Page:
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Genesis of a Historical Novel

Wednesday, August 29, 2007

integrity and adequacy

I find myself engaged in a major rethinking of my project--the reason that I have had it up on blocks, so to speak, for a couple of months now.

When I say "rethink", I don't mean I intend to junk major portions or completely alter what I'm doing. Maybe the word think would be better than rethink. It's a process of learning more, of going deeper, asking why, and forging connections.

In order for a work of art to have integrity, to have unity, everything in it must relate with everything else. Everything in it needs to belong, and needs to be felt to belong. I suppose that the larger and more complex the work, the more difficult it is to meet this requirement.

It's hard to be more specific about this without going into details about the work itself, which I don't really want to do (the spoiler factor). But there is sometimes the feeling that an idea for one part of the story can be applied to others parts, thus knitting them together thematically. My current investigation into ancient credit and finance, for example: I am working with it as a means of creating tension and interest in my current chapter, but I'm also asking how this might be applied to other sections of the story. If it's meaningful and relevant here, it should be meaningful and relevant elsewhere.

Credit could thus become a thematic strand: a kind of thread running through the work, tugging the pieces into closer union with each other. It becomes part of the meaning of the work.

An exciting but scary aspect of this process is that such meanings cannot really be forced onto the work; they are discovered. There is something organic about it. I think of the image of neurons forging connections among each other in the brain: they branch out, their fibers fastening on to each other and fusing, the junctions growing stronger with each impulse that passes through them. The brain, composed of countless complex parts and subunits, becomes a functioning whole.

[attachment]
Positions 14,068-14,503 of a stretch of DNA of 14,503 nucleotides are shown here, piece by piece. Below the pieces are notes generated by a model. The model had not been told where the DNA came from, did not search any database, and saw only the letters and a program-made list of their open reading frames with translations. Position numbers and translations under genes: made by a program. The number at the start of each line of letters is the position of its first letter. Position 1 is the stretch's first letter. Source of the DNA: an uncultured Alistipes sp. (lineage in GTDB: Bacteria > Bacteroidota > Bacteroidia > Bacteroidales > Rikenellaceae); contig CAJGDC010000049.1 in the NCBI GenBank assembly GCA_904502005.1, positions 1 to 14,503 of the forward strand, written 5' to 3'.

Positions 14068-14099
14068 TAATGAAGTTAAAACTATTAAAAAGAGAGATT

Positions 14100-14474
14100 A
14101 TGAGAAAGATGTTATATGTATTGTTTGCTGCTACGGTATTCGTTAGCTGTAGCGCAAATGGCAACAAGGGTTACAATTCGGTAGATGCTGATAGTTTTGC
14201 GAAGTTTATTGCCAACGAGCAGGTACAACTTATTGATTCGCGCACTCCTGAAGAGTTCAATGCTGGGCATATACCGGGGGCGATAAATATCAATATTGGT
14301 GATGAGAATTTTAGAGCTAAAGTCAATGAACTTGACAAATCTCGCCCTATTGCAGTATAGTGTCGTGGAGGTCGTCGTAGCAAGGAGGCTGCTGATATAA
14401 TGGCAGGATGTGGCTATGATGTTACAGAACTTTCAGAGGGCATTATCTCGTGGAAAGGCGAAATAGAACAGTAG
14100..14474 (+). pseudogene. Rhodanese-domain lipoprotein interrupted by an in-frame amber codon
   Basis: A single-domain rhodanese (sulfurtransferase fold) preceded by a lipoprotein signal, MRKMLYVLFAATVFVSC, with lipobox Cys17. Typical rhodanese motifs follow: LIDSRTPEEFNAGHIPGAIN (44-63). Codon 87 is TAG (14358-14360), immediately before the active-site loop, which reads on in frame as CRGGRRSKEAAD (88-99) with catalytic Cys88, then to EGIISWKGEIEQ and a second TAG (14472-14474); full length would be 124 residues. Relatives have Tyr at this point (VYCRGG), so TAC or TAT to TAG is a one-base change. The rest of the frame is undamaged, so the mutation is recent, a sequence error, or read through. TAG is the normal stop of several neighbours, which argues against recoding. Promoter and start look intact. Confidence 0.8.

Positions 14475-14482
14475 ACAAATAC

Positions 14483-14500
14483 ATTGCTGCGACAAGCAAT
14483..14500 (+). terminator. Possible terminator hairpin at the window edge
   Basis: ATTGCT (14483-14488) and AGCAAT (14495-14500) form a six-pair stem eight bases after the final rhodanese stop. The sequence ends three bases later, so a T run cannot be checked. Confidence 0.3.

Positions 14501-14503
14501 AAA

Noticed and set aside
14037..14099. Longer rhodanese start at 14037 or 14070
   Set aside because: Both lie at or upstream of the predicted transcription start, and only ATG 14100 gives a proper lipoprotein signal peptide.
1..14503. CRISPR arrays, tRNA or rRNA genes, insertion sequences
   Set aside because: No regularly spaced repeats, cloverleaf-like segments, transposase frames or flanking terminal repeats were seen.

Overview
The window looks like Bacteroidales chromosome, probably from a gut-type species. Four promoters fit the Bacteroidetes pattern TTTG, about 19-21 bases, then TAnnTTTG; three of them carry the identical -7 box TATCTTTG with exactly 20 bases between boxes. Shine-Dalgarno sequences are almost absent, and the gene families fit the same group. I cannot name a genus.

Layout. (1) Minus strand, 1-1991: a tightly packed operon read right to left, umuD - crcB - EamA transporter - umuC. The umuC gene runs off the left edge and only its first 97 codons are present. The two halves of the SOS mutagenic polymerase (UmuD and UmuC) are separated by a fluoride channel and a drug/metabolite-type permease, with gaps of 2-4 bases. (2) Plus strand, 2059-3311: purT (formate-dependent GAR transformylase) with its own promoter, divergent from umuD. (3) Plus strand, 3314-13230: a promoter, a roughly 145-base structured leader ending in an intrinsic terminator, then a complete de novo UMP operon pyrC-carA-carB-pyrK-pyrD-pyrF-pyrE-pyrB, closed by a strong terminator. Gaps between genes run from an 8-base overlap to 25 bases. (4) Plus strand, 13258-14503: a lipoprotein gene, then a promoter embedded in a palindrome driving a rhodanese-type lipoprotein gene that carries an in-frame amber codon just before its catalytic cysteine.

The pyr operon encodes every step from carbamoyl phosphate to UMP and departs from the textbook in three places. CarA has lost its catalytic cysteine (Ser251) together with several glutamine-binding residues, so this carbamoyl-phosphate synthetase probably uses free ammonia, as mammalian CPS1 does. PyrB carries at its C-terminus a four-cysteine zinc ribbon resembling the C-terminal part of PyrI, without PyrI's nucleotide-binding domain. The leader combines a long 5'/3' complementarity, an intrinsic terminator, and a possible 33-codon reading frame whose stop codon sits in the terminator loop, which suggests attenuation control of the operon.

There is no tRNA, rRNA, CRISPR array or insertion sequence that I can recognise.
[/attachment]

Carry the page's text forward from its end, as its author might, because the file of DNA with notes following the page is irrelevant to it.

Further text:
I continue to worry about my work in progress. When I wake at night and lie thinking, it is still one of my main concerns. Or while watching TV in the evening: something I see will trigger a thought about my work, and I will actually gasp as though an electric shock had been applied, startling my wife. It's fear that I've missed something important, or that my work is deficient in some deep but specific--and irreparable--way.

Life. A story must capture the flavor of life. There are endless ways of doing so, but it's not easy. A story represents both your understanding of life and your ability to express it. When you're offering up a story, you're saying, "I think life is like this." Even supposed escapist and fantasy works say this. As Joseph Campbell observes, stories of magic and monsters are really about the psychological world--our inner life. The story is a test and an expression of the writer's personal adequacy to the world.

In this view, the greatest works are by writers who are highly adequate. They see into life and are able to paint what they see--to express it. As with any endeavor, excellence is only for the few.

Could it be that a truly unified work can come only from a unified personality? Someone who has attained personal integrity in the deepest and widest sense?

I don't know. The question marks here express the truth of my own situation.


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